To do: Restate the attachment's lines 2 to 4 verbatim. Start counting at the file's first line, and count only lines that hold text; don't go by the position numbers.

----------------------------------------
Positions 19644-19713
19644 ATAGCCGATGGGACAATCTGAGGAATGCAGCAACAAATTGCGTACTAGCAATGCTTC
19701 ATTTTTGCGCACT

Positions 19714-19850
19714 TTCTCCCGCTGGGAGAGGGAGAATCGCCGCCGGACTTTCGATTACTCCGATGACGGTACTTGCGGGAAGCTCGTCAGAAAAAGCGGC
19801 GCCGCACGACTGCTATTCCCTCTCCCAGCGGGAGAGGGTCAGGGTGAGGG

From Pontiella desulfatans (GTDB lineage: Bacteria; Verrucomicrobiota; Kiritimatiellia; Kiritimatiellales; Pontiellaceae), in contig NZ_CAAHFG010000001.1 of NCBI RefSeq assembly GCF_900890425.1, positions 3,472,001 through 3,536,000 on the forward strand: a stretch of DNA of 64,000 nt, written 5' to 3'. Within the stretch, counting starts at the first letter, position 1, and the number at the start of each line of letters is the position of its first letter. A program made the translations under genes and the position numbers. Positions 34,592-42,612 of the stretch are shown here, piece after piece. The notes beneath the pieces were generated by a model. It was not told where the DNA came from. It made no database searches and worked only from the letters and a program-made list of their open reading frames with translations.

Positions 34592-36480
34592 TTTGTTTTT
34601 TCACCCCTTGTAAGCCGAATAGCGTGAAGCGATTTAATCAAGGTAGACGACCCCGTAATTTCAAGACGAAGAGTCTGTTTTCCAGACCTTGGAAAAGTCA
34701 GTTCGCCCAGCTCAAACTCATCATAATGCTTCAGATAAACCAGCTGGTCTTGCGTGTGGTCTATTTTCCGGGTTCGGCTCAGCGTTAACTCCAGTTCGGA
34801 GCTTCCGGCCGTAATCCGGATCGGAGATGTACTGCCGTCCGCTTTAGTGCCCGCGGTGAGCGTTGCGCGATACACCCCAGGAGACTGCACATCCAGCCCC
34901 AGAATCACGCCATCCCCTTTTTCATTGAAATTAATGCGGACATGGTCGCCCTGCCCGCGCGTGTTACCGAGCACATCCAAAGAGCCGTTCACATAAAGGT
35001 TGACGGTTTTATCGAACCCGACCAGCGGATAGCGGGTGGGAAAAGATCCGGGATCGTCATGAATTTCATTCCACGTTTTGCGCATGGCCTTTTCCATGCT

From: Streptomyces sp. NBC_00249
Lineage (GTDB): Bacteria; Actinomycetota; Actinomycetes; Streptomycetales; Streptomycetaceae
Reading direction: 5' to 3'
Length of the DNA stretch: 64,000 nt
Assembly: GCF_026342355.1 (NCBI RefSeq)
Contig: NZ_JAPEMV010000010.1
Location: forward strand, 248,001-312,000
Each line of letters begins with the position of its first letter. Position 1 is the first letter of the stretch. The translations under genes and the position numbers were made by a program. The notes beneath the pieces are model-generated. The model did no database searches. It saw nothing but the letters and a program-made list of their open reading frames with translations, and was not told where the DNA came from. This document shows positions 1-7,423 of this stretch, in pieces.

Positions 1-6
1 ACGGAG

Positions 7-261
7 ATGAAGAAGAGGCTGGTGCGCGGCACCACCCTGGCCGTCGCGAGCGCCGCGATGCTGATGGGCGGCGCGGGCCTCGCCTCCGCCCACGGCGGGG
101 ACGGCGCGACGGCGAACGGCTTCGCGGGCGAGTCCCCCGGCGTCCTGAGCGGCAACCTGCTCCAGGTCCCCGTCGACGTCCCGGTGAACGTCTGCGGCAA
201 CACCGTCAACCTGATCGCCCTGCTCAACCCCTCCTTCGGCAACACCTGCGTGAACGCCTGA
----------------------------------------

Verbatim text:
19644 ATAGCCGATGGGACAATCTGAGGAATGCAGCAACAAATTGCGTACTAGCAATGCTTC
19701 ATTTTTGCGCACT

Positions 19714-19850